New Pixel Filter Type: Blackman-Harris

A new type of pixel filter called “Blackman-Harris” has been added to Cycles by Lukas Stockner to compliment the existing Gaussian and Box filters.

From the commit:

This commit adds the Blackman-Harris windows function as a pixel filter to Cycles. On some cases, such as wireframes or high-frequency textures, Blackman-Harris can give subtle but noticable improvements over the Gaussian window.

See also: The initial patch with some discussions.

What is a pixel filter you ask? As I understand it, it’s basically the function used to apply anti-aliasing in your render. Different filters use slightly different math and methods to calculate how each pixel appears relative to its neighboring pixels, which makes edges look smoother.

The difference between the three types is most noticable on thin details like wires:

Box looks pretty crap, but the other two filters are very similar. If you open the links in the caption in different tabs and flick between them, you’ll see that Blackman-Harris is slightly smoother.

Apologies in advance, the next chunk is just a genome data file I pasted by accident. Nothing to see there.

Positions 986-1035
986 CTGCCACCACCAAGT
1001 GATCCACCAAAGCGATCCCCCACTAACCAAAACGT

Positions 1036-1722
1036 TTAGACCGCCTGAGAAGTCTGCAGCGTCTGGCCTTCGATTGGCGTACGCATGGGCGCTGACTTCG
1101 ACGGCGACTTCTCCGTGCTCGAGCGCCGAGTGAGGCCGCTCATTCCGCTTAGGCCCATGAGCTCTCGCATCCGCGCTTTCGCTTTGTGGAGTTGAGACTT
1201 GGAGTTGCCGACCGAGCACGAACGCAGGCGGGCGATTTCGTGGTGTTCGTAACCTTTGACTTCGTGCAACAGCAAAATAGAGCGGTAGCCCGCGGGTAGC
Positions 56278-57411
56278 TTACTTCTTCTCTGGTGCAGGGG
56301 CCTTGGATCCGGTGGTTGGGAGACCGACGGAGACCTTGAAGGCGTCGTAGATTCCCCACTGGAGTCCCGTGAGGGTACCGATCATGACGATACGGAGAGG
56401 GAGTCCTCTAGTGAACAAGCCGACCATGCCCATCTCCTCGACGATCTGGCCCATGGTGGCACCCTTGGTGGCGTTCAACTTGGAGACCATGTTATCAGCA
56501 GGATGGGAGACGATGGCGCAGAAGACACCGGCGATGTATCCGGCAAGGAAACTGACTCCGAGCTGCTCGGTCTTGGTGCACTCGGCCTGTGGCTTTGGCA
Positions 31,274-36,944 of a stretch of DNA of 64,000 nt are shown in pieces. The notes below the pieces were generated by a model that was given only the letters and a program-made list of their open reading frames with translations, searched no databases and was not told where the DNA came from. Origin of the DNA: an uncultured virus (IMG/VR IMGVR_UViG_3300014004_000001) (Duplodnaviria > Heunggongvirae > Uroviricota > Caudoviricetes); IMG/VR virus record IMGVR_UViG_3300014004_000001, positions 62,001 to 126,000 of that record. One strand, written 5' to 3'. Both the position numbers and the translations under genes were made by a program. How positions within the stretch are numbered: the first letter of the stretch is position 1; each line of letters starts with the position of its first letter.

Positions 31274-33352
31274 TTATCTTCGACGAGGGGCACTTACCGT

In a more practical example, the difference between them is even harder to notice:

The new filter is a little softer in the lower right corner, which I’m not sure is actually a good thing. Perhaps we can just concede to be happy that we have more options to play with, even if the benefits are not immediately obvious :)

In any case, it seems like the Box filter gives pretty crappy results all round. Does anyone have an idea where Box would actually be useful?

 

  • Sayan Mondal

    Hey Greg, I think softening is great but in the last example both Box and Blackman-Harris don’t look too good. Nevertheless, it’s cool that we now have more ways.
    -Sayan

  • Box filters are useful for pixel art

  • Brendan Orr

    I’ve used box sometimes with animation when rendering speed is slightly more important and where the details get lost in the encoding process anyway.